If you or one of your loved ones has been affected by acute myeloid leukemia, you might be curious about how treatments have evolved over the years. On Friday, we reviewed what AML treatment was like from the 1970's to 2000. Now we will take you through all of the innovation that has happened from the year 2000 to today.
2000 to 2010 - Targeted Therapies and Stem Cell Transplants
The early 2000s witnessed the emergence of targeted therapies for AML. The first notable development was the approval of gemtuzumab ozogamicin (Mylotarg), which is an antibody-drug conjugate, a type of drug that combines the specificity of monoclonal antibodies with the cell-killing properties of chemotherapy drugs. These drugs are able to deliver chemotherapy directly to cancer cells while sparing healthy cells. Mylotarg specifically targets CD33-expressing AML cells.
Mylotarg was initially approved in 2000 but later withdrawn due to safety concerns and questions about its effectiveness. Following its withdrawal, Mylotarg underwent further study and evaluation to assess its safety and efficacy more thoroughly. Due to new study results, it was re-approved in 2017 specifically for newly diagnosed CD33-positive AML in combination with chemotherapy and relapsed/refractory CD33-positive AML. The new approval also came with revised dosing regimens and safety monitoring protocols to better manage the side effects.
Additionally, allogeneic stem cell transplantation, which had been a treatment option for AML since earlier years, continued to be refined. Advances in donor matching and reduced-intensity conditioning regimens expanded the eligibility of patients for this potentially curative procedure.
Year 2010 to 2015 - Molecular Profiling
Genetic research started to play a more significant role in AML treatment decisions. Understanding the specific genetic mutations and molecular markers associated with AML became crucial in tailoring therapy. Drugs like midostaurin (a FLT3 inhibitor), approved in 2017, and ivosidenib and enasidenib (both IDH inhibitors), approved in 2018, were among the first targeted therapies to receive approval for specific genetic subtypes of AML.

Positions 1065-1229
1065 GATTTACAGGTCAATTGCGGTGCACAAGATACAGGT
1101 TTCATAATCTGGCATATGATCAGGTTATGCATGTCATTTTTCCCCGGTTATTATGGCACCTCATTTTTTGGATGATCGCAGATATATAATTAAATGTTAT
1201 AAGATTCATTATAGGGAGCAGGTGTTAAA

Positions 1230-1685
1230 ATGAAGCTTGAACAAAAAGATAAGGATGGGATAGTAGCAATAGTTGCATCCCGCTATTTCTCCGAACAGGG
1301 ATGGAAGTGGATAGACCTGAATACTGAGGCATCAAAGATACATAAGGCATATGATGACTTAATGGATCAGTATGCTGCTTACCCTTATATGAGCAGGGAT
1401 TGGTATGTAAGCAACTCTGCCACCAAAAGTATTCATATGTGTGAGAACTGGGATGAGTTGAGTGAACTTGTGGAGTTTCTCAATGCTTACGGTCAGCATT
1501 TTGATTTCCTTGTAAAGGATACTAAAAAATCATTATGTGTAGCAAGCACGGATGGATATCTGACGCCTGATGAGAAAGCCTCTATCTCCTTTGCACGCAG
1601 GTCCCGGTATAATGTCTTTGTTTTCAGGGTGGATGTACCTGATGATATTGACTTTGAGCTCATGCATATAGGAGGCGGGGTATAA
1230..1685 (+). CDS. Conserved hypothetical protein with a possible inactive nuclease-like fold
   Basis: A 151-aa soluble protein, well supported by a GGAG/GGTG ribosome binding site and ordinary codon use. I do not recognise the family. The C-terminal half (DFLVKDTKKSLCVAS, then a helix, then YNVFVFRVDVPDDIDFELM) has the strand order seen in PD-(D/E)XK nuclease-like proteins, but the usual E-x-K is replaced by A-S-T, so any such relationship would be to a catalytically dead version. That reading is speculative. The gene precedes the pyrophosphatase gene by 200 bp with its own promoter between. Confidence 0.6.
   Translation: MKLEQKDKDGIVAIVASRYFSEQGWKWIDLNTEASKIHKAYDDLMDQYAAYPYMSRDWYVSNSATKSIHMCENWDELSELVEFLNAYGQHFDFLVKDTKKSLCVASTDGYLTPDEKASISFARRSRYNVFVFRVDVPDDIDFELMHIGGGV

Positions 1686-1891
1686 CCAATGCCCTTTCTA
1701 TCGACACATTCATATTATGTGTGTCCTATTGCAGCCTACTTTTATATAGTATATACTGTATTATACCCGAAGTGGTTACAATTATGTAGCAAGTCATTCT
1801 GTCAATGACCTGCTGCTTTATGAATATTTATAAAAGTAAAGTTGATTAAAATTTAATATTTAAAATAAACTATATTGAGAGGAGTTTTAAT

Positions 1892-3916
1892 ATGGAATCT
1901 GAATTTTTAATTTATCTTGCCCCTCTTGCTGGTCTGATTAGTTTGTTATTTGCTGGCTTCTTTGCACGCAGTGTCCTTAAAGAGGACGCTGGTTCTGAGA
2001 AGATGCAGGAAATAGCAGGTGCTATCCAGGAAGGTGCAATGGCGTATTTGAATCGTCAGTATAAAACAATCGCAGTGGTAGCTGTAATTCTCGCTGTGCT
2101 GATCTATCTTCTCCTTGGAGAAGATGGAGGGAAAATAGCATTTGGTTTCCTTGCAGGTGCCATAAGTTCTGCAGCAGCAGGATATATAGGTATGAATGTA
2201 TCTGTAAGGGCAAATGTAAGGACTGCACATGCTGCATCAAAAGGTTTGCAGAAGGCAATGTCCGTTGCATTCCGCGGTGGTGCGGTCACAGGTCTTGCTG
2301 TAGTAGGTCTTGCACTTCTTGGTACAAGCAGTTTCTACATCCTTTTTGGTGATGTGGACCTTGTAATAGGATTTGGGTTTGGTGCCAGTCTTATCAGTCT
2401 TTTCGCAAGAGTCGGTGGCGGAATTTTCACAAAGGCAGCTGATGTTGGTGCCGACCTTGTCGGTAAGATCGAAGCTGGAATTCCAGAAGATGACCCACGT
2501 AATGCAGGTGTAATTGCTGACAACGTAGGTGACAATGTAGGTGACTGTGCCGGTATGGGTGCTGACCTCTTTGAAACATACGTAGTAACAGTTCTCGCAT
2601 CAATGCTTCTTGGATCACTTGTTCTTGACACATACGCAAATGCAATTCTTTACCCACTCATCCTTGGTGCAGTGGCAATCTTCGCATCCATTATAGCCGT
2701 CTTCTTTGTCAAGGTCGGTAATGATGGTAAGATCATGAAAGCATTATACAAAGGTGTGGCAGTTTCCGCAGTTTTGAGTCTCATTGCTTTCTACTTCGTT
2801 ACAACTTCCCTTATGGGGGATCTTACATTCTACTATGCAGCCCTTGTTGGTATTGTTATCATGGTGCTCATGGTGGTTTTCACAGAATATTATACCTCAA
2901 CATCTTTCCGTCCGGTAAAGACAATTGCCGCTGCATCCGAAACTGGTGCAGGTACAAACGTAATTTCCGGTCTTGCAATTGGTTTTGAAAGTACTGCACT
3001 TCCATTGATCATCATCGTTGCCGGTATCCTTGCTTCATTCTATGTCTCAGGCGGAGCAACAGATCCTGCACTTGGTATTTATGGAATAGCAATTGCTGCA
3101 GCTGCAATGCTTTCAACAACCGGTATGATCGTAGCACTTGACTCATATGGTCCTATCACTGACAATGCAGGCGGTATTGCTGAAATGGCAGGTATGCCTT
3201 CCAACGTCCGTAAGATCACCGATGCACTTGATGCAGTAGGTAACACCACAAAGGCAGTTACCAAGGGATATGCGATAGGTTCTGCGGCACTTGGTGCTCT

Year 2015 to 2020 - Breakthroughs for Older Adults
The years leading up to 2020 marked a period of substantial progress in the development of targeted therapies. Venetoclax, in combination with hypomethylating agents called azacitidine or decitabine, demonstrated remarkable efficacy in treating older adults with AML who also had other medical conditions. This combination therapy received FDA approval in 2018 and has since become a standard treatment option for many patients. Venetoclax is especially useful because it is an oral therapy that patients can take from the comfort of their own homes.
Additionally, a more potent FLT3 inhibitor called gilteritinib received FDA approval in 2018.
Year 2020 to 2023 - Emerging Therapies and Immunotherapies
Currently, emerging therapies, including novel agents and immunotherapies, are being investigated for AML in clinical trials. These therapies aim to target specific mutations and pathways implicated in AML, offering new hope for patients.
Immunotherapies, such as chimeric antigen receptor (CAR) T-cell therapies and immune checkpoint inhibitors, have also gained attention in the treatment of AML. While not yet standard treatments, these approaches have shown promise and are being explored further.
What's Next for AML Treatment?
The landscape of AML treatment has transformed significantly from the year 2000 to 2023. Advances in understanding the genetic and molecular underpinnings of the disease have led to more personalized treatment approaches. Targeted therapies, immunotherapies, and emerging treatments hold promise for improving outcomes and quality of life for AML patients. Clinical trials hold the key to making these therapies a reality to larger groups of people with AML.
To learn more about emerging therapies and what's new in AML clinical trials, visit our news coverage section of HealthTree University. We visit important AML meetings each year to interview experts about the trials they are working on. This section will be updated again in December 2023 after the American Society of Hematology annual meeting!
about the author
Katie joined HealthTree as the Community Director for AML in 2021. She is a registered dietitian who previously worked at the VA hospital in Dallas, Texas where she coached veterans with blood cancer on how to use nutrition to improve their treatment outcomes and minimize cancer-related side effects. Katie is passionate about health education and patient empowerment. In her spare time, she loves to experiment with new recipes in the kitchen, spend time running outdoors and travel to new places.